The antipope Gregory VIII was born Mauritius Burdinus, or, in French, Maurice Bourdin (later used as a play on words since bourdin means donkey). Born around 1065, Maurice lived in Limousin, Occitania, France. This was a semi-autonomous region which composes the southern third of France, the Aran Valley of Spain, Monaco, the Occiton Valleys of the Pyrenees and Guardia Piemontese. It was later known as Aquitania.

Maurice was from the high aristocracy. He studied at Cluny and in Limoges. In 1080, he came under the sponsorship of the monk Bernard, who left Cluny to go to Spain. Bernard’s goal was to assist in the reforming cause of Pope Gregory VII. He was abbot at a monastery in Leon, then archbishop of Toledo, and eventually the primate of Spain. Bernard’s work was to pull the Arab Christians closer to Rome and its authority.

Maurice, then, became an archdeacon at Toledo. Due to his Cluniac connections, he became bishop of Coimbra (Portugal) in 1098/99. After the first Crusade, Maurice made a four-year pilgrimage to the Holy Land. When he returned, he became archbishop of Braga, Portugal, in 1109, by Pope Pascal II.

Apparently, Maurice was an argumentative sort. In the following years, he was called to Rome twice. One time he fought with his old sponsor, Bernard of Toledo, in a boundary dispute. He, then, protested decisions that cost his diocese, in his eyes. After the second time, Pope Pascal suspended Maurice for his actions. But Pascal liked the man and kept him at the papal court.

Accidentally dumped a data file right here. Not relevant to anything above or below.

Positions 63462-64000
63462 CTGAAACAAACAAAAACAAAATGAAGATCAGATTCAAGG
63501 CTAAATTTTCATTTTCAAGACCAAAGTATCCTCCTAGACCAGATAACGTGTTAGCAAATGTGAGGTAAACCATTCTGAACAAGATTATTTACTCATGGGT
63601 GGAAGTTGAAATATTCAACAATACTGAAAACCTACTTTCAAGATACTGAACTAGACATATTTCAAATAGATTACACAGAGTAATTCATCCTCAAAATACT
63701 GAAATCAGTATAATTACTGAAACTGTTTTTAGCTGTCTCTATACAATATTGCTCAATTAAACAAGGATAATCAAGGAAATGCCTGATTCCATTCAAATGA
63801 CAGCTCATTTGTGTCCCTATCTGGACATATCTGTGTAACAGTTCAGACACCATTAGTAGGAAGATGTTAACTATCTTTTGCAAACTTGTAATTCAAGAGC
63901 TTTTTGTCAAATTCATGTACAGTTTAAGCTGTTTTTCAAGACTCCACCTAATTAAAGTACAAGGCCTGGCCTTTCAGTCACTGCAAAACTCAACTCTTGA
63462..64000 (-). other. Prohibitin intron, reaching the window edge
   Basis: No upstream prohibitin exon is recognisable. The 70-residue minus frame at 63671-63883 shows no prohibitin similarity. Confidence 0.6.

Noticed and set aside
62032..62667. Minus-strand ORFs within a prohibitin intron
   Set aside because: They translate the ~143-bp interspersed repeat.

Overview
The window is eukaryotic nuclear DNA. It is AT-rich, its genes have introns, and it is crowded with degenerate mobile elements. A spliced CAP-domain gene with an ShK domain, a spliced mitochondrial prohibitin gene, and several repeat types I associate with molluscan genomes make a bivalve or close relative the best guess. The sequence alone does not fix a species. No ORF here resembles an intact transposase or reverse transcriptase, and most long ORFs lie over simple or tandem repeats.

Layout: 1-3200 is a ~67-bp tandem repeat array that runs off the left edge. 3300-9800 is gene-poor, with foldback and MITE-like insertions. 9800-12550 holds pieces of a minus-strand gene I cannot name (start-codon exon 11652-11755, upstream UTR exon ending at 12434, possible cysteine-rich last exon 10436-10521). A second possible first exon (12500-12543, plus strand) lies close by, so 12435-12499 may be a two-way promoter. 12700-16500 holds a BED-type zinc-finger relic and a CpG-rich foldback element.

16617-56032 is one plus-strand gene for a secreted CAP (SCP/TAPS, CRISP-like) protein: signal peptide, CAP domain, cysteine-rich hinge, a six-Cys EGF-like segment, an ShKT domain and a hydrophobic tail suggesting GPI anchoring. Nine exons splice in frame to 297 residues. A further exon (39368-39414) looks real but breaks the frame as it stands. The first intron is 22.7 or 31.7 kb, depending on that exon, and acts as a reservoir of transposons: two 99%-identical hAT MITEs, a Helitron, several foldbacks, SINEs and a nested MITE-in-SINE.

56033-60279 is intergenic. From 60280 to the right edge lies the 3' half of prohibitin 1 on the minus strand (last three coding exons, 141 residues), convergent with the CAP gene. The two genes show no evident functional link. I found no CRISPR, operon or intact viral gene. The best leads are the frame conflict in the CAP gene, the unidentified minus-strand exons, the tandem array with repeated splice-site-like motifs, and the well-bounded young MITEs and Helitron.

Henry V, the uncrowned emperor of the Holy Roman Empire, had not finished picking a fight with the Pope. He wanted his royal prerogative to nominate and consecrate bishops and popes. In 1116, he invaded Italy during an investiture argument. Pascal sent Maurice and several cardinals on an embassy to Henry. The pope and the Curia headed south to Benevento to escape Henry and his cohorts, the Frangipani family. Maurice listened to Henry and agreed with him. He switched sides. They continued traveling back to Rome with the imperial army.


Pope Pascal died in January of 1118. The emperor heard this and quickly nominated Maurice the pope. After a discourse by the learned Irnerius of Bologna on imperial rights, Henry induced a bribed assembly of Romans to proclaim Bourdin pope, who with unconscious irony took the name of Gregory. The new antipope crowned Henry emperor.  

Cardinals voted in Giovanni of Gaeta within two weeks of Pascal’s death. He took the name Gelasius II. Quickly, he deposed both Henry and Maurice, then excommunicated the two and removed Maurice’s archbishopric within two weeks. Gelasius was detained and suffered for some time, physically, at the hands of the Frangipanis, Henry’s allies. Then, he finally arrived at the Lateran.

Maurice, the anti-pope Gregory VIII, escaped and hid in the Septizonium, an old Roman temple owned by the Frangipani family as one of their castles. He then made his way to Sutri where he was caught and surrendered April 22, 1121. As a punishment, perhaps, Maurice was moved from one monastery to another over the next  years. He died in 1137. He outlived Gelasius, who died after only a year on the throne.

Callixtus II was the next pope. He worked to deal with the lay investiture problem. At the Concordat of Worms in 1122, Emperor Henry was induced to drop the argument and come to terms.